Examining the win‐win proposition of shared value across contexts: Implications for future application

Business Ethics: A European Review 26 (4):347-368 (2017)

Abstract
This article examines the concept of creating shared value as articulated by Michael Porter and Mark Kramer, in non-Western and Western contexts. We define non-Western contexts as those in so-called “developing” countries and emerging economies, whereas Western ones pertain to dominant thinking in “developed” regions. We frame our research in postcolonial theory and offer an overview of existing critiques of CSV. We conduct a critical discourse analysis of 66 articles to identify how CSV is being cited by authors, and potential underlying power dynamics that affect its relevance for non-Western contexts. Our review exposes increasingly critical views about the paradoxical positioning of CSV as an instrumental concept that can offer “win-win” solutions, particularly from those working in non-Western settings. Western perspectives generally tend to be more supportive of its instrumental nature, but also recognize the increasing complexity of the business-society nexus and stakeholder engagement. We argue that the CSV framework requires further development to maintain credibility and applicability, especially in non-Western domains.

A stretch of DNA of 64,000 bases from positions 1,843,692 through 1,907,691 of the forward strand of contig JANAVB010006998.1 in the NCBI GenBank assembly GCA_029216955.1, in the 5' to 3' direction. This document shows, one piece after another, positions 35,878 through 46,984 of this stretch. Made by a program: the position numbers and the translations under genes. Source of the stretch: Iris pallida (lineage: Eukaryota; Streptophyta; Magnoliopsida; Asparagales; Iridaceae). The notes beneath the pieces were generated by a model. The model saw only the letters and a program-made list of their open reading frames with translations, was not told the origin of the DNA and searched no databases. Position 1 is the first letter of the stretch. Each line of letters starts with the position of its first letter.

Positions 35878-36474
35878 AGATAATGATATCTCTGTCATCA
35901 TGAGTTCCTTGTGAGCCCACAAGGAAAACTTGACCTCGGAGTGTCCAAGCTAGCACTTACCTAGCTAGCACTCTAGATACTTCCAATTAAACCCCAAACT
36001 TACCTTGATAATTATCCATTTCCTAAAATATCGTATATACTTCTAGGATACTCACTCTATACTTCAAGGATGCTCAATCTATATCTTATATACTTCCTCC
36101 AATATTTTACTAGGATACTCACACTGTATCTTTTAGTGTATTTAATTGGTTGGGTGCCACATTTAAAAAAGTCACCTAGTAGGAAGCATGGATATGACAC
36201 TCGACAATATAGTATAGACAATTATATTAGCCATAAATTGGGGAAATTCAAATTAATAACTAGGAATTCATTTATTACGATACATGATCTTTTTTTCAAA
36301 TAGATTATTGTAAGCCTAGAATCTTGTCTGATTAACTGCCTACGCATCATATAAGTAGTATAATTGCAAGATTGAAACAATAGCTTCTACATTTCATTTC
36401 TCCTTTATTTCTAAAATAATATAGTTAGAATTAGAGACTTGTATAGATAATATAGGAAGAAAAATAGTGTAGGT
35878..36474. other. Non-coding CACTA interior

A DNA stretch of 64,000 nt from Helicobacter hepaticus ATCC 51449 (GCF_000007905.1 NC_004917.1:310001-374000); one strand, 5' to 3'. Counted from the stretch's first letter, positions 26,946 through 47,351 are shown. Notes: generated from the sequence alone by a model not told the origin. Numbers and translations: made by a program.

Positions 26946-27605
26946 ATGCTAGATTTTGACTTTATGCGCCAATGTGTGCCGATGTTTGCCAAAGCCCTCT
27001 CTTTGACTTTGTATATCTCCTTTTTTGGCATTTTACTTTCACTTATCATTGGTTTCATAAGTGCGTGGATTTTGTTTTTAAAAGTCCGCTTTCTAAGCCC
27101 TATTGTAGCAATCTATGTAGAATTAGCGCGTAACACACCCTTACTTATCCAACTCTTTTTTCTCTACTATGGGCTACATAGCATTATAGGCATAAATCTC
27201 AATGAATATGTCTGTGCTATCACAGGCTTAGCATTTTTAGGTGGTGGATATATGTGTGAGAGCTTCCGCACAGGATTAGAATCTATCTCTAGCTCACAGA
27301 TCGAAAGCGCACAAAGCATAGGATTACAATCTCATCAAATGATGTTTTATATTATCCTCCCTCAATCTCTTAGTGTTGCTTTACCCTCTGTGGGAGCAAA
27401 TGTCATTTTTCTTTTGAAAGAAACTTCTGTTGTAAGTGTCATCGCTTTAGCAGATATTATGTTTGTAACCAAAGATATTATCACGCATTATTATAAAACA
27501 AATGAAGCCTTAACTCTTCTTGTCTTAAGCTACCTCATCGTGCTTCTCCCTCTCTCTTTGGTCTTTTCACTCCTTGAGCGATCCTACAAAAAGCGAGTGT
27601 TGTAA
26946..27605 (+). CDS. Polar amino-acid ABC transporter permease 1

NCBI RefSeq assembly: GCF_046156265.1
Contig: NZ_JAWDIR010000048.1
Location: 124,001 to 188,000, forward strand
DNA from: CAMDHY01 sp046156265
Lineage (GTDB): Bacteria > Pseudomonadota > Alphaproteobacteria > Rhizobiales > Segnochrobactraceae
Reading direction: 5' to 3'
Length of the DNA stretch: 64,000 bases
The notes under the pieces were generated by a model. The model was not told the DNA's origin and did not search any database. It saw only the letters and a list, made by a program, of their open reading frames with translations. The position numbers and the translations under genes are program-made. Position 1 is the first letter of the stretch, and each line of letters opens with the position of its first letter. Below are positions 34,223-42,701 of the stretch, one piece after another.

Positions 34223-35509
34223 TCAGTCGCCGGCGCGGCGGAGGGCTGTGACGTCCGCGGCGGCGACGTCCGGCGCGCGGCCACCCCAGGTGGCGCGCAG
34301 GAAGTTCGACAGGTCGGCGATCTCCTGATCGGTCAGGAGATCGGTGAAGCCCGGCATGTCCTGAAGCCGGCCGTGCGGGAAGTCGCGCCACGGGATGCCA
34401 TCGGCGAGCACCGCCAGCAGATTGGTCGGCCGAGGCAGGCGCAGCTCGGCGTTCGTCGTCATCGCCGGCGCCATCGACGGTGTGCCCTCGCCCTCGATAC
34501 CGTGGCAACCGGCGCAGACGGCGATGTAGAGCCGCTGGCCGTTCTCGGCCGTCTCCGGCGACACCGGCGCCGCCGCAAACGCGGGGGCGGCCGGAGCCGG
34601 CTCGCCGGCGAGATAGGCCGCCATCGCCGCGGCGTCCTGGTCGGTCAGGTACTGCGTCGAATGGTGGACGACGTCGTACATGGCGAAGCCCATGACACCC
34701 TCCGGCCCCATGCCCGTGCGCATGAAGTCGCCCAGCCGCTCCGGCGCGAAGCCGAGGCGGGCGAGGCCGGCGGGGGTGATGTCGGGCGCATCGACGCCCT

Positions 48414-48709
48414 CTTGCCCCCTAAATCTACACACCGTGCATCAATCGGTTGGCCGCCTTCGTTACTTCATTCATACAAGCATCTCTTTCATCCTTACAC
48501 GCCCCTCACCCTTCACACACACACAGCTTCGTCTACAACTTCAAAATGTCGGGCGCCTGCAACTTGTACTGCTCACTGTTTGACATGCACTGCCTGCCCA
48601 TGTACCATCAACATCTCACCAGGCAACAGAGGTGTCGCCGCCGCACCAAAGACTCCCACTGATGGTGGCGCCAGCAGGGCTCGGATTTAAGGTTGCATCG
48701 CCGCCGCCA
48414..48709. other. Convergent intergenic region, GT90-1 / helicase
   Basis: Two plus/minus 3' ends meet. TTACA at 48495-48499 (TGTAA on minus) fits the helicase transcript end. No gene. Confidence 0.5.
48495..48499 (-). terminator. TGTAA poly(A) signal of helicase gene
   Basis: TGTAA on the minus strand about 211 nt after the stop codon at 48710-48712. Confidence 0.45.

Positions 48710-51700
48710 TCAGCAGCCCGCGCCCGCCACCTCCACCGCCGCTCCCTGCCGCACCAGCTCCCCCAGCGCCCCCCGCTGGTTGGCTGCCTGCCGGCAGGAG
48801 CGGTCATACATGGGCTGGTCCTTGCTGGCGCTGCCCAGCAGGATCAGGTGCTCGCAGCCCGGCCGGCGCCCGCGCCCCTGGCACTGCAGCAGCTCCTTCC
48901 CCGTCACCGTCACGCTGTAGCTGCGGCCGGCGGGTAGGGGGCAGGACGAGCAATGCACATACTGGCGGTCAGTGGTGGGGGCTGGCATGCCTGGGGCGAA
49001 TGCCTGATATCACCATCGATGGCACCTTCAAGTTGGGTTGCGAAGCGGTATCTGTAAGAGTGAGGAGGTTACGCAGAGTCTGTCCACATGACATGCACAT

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DOI 10.1111/beer.12159
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References found in this work BETA

Orientalism.Peter Gran & Edward Said - 1980 - Journal of the American Oriental Society 100 (3):328.

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